By Roy C. Smith
Friday's news that Lloyd Blankfein would retire from Goldman Sachs at year end was a surprise to almost everyone. He will have served 12-years as Goldman’s CEO, longer than anyone else except Sidney Weinberg (who retired in 1966), and is one of the longest serving CEOs among today’s major banks. Blankfein replaced Hank Paulson as CEO in 2006, having transformed the firm’s Fixed Income, Currency and Commodities division into a trading powerhouse that was arguably Wall Street’s most dominant player.
Indeed, trading accounted for 68% of firm-wide revenues in 2006, and 73% of profits. Goldman Sachs’ return on equity was 33% and its price-to-book ratio was about 2.0. The stock was trading at $170 per share then, more than three times its IPO price in 1999. Blankfein, originally hired by the J. Aron division as a gold trader, took over the FICC division in 2002 and initiated a massive change in the orientation of the firm from traditional investment banking to a wide-ranging trading colossus that operated around the world and around the clock in hundreds of different instruments.
Extraordinarily for the securities industry, this enormous growth and transition was accomplished without any major acquisitions, or dilution of ownership that such acquisitions cause. The expansion was accomplished entirely in house, working with that wonderful Goldman Sachs DNA that is both feared and revered throughout Wall Street and the City.
Blankfein, however, had little time to enjoy his and the firm’s achievements. Soon after taking over from Paulson, he and other analysts noticed that rising housing prices, upon which a boom in mortgages and mortgage-backed securities was built, had ceased and indeed, reversed direction. Realizing that this could mean an end to the boom (or worse) he ordered a reduction in Goldman’s trading inventory, a reduction that was strongly opposed by some of his trading barons. He prevailed in the struggle that ensued, however, which some his counterparts (at Citigroup, Merrill Lynch, and Morgan Stanley) did not, and steered Goldman Sachs through the financial crisis that followed with barely a scratch. Later, however, he had trouble explaining to Congress why the firm periodically adjusts its own exposures to its future outlook, without consulting its trading counterparties that were simultaneously adjusting their own positions. In the end, Goldman Sachs agreed to a $550 million settlement with the Justice Department for infractions of this sort.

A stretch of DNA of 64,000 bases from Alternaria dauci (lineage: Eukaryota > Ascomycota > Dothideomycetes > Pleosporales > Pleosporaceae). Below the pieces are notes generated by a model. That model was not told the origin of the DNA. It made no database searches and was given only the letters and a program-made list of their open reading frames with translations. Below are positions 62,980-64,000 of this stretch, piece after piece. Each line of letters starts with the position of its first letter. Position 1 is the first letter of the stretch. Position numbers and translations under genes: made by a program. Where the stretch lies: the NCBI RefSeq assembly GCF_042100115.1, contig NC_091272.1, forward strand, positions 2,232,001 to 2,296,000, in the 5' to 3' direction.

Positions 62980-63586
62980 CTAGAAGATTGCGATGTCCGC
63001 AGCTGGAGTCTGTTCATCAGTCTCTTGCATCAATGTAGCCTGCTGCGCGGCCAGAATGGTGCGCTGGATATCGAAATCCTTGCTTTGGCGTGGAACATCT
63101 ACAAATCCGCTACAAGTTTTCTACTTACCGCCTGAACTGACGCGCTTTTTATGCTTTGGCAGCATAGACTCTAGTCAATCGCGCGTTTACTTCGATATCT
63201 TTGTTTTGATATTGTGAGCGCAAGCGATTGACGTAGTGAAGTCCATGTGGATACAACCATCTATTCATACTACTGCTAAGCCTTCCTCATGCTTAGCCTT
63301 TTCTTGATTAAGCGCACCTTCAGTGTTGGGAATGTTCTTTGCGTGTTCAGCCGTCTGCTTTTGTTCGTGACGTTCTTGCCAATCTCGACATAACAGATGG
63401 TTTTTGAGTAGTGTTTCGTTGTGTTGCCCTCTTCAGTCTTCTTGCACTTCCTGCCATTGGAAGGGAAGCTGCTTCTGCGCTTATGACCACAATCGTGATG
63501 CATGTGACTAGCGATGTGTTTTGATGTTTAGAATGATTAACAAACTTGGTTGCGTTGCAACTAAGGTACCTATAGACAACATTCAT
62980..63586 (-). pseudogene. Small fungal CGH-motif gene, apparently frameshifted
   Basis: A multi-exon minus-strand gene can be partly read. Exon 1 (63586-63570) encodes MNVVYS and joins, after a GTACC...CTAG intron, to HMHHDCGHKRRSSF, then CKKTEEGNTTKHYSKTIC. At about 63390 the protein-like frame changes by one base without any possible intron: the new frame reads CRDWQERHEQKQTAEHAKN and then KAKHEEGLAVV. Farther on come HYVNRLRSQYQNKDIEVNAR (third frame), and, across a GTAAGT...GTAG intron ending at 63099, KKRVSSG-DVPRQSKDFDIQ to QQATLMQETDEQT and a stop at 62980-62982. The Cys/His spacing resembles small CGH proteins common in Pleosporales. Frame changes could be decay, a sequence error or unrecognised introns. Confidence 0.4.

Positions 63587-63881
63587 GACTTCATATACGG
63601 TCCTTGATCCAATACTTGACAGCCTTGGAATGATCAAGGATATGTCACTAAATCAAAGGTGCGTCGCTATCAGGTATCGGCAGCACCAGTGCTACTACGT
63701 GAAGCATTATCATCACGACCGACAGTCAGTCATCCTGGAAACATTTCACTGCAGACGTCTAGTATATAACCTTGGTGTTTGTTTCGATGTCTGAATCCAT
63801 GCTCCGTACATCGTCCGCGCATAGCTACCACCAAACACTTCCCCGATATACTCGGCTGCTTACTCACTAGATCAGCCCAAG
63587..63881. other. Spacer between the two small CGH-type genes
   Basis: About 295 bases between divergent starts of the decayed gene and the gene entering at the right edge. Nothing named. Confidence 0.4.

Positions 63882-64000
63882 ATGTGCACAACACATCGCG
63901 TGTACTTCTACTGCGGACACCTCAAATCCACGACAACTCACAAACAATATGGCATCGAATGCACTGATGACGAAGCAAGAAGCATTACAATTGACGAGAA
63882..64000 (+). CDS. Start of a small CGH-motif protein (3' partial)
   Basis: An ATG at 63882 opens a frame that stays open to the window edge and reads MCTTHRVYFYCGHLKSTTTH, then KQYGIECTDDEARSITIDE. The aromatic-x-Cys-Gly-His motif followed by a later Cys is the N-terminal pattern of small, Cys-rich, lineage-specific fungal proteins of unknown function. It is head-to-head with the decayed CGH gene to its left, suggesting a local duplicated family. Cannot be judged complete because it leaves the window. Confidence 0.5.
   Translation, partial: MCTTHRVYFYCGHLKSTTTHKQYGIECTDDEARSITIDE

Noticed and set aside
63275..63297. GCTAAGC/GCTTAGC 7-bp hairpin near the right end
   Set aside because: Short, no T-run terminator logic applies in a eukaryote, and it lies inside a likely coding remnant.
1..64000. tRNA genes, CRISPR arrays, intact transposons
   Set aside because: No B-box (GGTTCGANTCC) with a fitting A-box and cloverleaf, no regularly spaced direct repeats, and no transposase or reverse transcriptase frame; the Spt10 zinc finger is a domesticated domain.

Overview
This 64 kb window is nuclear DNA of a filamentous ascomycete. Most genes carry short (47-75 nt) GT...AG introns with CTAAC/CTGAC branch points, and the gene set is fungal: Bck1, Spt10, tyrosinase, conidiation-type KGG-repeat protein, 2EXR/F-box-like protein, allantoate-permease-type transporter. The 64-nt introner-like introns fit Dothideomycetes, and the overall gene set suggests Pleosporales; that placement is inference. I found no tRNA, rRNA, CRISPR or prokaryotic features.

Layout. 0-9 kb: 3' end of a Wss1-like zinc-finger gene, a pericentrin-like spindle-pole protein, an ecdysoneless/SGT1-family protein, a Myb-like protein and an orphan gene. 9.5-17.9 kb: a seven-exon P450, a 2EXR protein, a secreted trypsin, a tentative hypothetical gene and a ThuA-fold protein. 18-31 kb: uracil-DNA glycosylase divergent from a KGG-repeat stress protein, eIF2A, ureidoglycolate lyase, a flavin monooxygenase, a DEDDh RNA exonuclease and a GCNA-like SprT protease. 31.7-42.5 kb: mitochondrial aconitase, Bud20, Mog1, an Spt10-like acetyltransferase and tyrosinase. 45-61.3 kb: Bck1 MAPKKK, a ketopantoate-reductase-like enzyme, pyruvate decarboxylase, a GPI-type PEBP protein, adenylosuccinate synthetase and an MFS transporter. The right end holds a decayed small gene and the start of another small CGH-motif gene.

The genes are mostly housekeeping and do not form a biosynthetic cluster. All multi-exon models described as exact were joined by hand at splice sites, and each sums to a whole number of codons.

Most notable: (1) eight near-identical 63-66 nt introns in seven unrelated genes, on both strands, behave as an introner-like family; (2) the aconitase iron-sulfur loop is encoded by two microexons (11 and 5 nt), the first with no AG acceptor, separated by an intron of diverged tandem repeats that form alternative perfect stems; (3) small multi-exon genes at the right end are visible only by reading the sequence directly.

After the financial crisis of 2007-2008, Goldman Sachs went through a number of regulatory changes that permanently altered its business. After the Lehman failure, the Federal Reserve required Goldman to became a bank holding company, which provided some advantages but many costs and disadvantages as well. Basel III and Dodd-Frank, and their myriad parts and pieces, came into effect imposing vastly increased regulatory compliance costs and greatly limiting the firm’s freedom of maneuver. There was no escaping this – Goldman had about $1 trillion of assets and was clearly a “systemically important financial institution,” so it had to change its business model to accommodate the new limitations.
Twelve years after Blankfein’s succession, Goldman’s total revenues are less than they were in 2006, and for 2017 trading represented only 37% of revenues, nearly half of what they were then. The stock price is about $100 per share higher, but the price-to-book ratio is only 1.46 (after a 20% increase in the stock price in the last six months), and return on equity was 10.8%. Indeed, most of Blankfein’s tenure as CEO has been spent surviving the crisis and reengineering the firm for a duller, less expansive future. If he is feeling some regulatory fatigue, we can forgive him for looking for something else to do at 63.
It is curious that Blankfein’s retirement announcement should come so close to Gary Cohn’s, his former deputy who left last year to join the Trump team. There may be some wondering whether there will be a job switch, in which Blankfein would follow his Goldman CEO predecessors John Whitehead, Bob Rubin, Steve Friedman and Jon Corzine to Washington, and Cohn would come back to pick up where he left off but enriched and fortified by his White House experience. Don’t count on it – these things are rarely so simple – Blankfein has been more politically active as a Democrat than Cohn was, and in any case may be fearful of losing reputation by association with Mr. Trump’s team. And, though Cohn has had a full-career at the firm, as every Goldman Sachs CEO has before him, the water filled in behind him when he left and others are in waiting.
So maybe, now having been a king, Lloyd Bankfein, will be content to lay back and be a philosopher, author and philanthropist, as his predecessor, Hank Paulson, and friend Michael Bloomberg have done. Why not? He’s earned a good rest and some peace and quiet.
from Financial News, Match 12, 2018